Gartner defines an event-driven architecture (EDA) as a design paradigm in which a software component executes in response to receiving one or more event notifications. EDA is more loosely coupled than the client/server paradigm because the component that sends the notification doesn’t know the identity of the receiving components at the time of compiling.
Phil Scanlon, vice president of field technology, APJ & ME with Solace, sees EDA as a different approach to looking at problems.
“For instance, tapping a card to make a payment or a truck leaving a warehouse with some goods. Traditionally, these events have been buried inside enterprise applications, or they take a while to surface to the rest of the enterprise with batch processing. In comparison, EDA enables enterprises to react to events that are happening in their business across the value chain, and capitalize on the opportunities, all in real-time,” he elaborated.
Adoption of EDA in Asia-Pacific remains uneven with markets like Hong Kong and Australia in line with more developed markets like the US. Yet, even advanced markets like Korea and Japan have yet to accept the design paradigm.
- 85% of respondents recognize the critical business value in adopting EDA
- Adoption is still 'early days' as only 13% claim to have achieved full EDA maturity
- The IT department is bought in, but more work needs to be done with business leadership
Scanlon observed that while EDA has become a necessity, adoption varies relative to the maturity of markets. “The interesting thing about EDA is that it is not a slow thing that takes a while to emerge. Until a few years ago, it wasn’t widely known. Suddenly, it was on everyone’s agenda. So I expect that the pace in some markets (in Asia) will also accelerate,” he noted.
Obstacles to adoption
Reflecting on the survey, Scanlon noted that 78% of respondents in APAC cited the lack of adequate technology as a key roadblock.
He reminds us that EDA is not just a single technology but an approach that requires different changes in various parts of the organization.
“What we’re focused on at Solace is the infrastructure and powering real-time information across all applications. We’ll get information where it needs to be, but organizations still need to think about how to use it. So there needs to be understanding of what are the right tools and engaging with the vendors that are able to help,” he elaborated.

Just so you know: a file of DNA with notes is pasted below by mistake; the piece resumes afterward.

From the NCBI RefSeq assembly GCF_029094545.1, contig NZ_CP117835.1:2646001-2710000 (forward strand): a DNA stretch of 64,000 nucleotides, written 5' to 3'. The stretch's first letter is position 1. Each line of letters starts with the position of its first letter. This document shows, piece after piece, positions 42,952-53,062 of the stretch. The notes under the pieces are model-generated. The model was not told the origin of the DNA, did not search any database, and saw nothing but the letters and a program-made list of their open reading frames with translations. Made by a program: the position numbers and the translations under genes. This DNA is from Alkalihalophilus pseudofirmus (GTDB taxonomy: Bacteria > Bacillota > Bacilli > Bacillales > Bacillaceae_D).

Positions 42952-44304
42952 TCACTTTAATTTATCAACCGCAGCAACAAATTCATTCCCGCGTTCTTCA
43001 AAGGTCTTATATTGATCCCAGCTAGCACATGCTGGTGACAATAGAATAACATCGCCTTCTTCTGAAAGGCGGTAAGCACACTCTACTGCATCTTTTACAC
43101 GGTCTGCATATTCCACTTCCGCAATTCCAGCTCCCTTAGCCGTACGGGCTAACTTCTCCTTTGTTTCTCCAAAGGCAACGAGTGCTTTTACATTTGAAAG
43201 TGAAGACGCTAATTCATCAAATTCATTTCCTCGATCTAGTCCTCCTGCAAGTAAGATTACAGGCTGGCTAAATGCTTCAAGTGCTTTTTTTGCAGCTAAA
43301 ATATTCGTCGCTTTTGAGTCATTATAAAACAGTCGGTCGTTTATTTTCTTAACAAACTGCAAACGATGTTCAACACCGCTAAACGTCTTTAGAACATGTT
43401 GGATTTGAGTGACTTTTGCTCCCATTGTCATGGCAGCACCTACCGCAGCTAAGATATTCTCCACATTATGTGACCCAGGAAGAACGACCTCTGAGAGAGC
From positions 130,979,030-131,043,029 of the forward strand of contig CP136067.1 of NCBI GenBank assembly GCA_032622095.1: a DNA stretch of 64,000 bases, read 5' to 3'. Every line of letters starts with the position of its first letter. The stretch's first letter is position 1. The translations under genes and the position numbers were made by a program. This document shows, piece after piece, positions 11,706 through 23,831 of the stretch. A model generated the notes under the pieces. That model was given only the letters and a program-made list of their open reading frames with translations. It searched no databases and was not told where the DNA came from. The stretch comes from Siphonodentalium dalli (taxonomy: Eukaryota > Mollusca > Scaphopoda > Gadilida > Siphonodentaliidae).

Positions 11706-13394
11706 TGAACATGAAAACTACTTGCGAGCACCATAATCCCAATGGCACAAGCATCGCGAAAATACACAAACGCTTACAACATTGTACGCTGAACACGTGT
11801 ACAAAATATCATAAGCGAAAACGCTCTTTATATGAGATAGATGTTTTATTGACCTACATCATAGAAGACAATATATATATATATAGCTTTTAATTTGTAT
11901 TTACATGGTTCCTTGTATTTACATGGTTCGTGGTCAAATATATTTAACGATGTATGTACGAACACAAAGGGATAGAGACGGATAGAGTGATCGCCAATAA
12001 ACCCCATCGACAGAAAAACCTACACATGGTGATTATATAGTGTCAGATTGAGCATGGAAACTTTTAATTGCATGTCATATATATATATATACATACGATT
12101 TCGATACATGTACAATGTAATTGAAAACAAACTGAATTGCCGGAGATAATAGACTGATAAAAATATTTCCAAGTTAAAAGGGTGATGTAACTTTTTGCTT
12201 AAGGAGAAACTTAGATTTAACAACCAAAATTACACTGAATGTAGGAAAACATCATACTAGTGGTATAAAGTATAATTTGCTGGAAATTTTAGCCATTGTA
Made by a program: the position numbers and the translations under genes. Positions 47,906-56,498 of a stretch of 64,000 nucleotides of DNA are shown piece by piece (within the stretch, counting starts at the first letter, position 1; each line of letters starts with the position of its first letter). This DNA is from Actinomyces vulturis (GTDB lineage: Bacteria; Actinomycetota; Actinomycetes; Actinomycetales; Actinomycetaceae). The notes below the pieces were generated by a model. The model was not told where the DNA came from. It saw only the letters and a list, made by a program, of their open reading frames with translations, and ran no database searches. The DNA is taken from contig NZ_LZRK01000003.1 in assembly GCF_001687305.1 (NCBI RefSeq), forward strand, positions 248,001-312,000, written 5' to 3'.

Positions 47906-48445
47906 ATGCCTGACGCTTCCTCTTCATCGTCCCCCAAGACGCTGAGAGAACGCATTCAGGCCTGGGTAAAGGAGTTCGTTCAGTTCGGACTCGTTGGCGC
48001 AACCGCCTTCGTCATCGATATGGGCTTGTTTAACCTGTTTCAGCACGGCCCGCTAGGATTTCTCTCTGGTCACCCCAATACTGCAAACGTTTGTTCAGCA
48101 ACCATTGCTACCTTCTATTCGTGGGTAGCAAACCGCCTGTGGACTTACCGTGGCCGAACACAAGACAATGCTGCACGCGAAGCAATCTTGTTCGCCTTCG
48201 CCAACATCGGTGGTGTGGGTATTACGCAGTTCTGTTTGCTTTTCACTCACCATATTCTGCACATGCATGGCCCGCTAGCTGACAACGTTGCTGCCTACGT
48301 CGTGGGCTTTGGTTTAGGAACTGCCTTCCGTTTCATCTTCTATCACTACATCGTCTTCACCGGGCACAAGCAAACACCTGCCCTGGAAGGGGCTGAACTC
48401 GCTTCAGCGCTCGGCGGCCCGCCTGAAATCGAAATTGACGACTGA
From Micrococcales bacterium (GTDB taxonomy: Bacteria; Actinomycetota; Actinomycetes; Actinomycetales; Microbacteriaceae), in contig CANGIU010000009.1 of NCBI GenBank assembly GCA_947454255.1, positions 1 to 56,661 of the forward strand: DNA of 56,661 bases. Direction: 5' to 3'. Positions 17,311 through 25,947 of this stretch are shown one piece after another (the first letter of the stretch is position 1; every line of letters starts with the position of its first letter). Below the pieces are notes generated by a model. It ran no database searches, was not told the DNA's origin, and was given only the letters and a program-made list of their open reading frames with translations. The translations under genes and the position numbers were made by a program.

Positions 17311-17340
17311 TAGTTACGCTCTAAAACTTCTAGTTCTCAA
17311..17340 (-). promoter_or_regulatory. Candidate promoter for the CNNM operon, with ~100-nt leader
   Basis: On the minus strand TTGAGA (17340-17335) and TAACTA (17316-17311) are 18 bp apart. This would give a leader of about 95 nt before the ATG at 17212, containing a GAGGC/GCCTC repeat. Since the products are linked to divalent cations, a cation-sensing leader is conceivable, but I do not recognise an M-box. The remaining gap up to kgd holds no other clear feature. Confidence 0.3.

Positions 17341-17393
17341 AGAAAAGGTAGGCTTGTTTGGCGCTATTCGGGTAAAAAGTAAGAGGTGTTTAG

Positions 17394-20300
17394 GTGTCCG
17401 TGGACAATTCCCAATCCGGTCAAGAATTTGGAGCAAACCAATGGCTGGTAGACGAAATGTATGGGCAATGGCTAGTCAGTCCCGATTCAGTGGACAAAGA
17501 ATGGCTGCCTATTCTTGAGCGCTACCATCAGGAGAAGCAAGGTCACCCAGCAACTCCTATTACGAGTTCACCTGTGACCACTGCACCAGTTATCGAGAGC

“The other challenge is the same as with any new technology: finding people, partners and talent with the right skill sets and education so that people really understand the benefits of the technology and how it aligns with their business priorities.”Phil Scanlon
Awareness of EDA
Scanlon admits that within the IT hierarchy, lower levels in the IT totem pole are more familiar with the technology. He acknowledged that EDA has entered the CIO agenda in recent years although this remains low at only 50% of CIO respondents. At the business executive level, however, recognition remains low at about 37%.
“We are seeing more conversations about EDA being elevated to a higher level in the last few years. The number of senior leaders, both on the IT and business side, that are pointing to real-time data as an enabler for their objectives is growing,” he commented.
Scanlon suggested looking at EDA for the long-term value that the business would get and start investing.
“There is a bit of investment upfront, but with the right approaches it will unlock future value by the second or third project,” he advised. “It's hard to understand that before you've even started so talking to people that have been through some of these journeys can be valuable.”
Advise moving forward
EDA solves problems around real-time interaction, hybrid cloud information, and where the same information exists in many parts of the organization and is being used in many places.
“The changing nature of real-time means that it is difficult to define the opportunities next year. However, putting in the right platform enables organizations to decouple things. When events are decoupled from the applications, then organizations react to events without having to change their applications. We see organizations going for this approach to set up quicker,” concluded Scanlon.
Click on the PodChats player to hear Scanlon go into the details of a discussion on event-driven architectures and how your organization can derive business and operational value from the technology.
- What is your definition of EDA?
- What is the state of EDA adoption in Asia Pacific compared to the rest of the world?
- For decades enterprises have relied on information systems such as ERP to give them up-to-date data about the business. Do they understand the difference between what applications like ERP bring compared to EDA?
- For businesses that have not reached a state of EDA maturity, what are some of the obstacles that lie in their way?
- Which are the business roles that appreciate EDA the most and which needs more education?
- Any misconceptions particularly business leaders that become a barrier to EDA acceptance?
- Who should lead EDA adoption across the enterprise?
- How do APAC organisations balance the costs and benefits of EDA?
- How prepared are organisations to support real-time data distribution?
- Given that EDA is an acceleration of data in the decision-making process, how does IT ensure security policies and frameworks remain in place even with EDA in place?
- Coming into 2022, what do you see will further drive EDA adoption in APAC?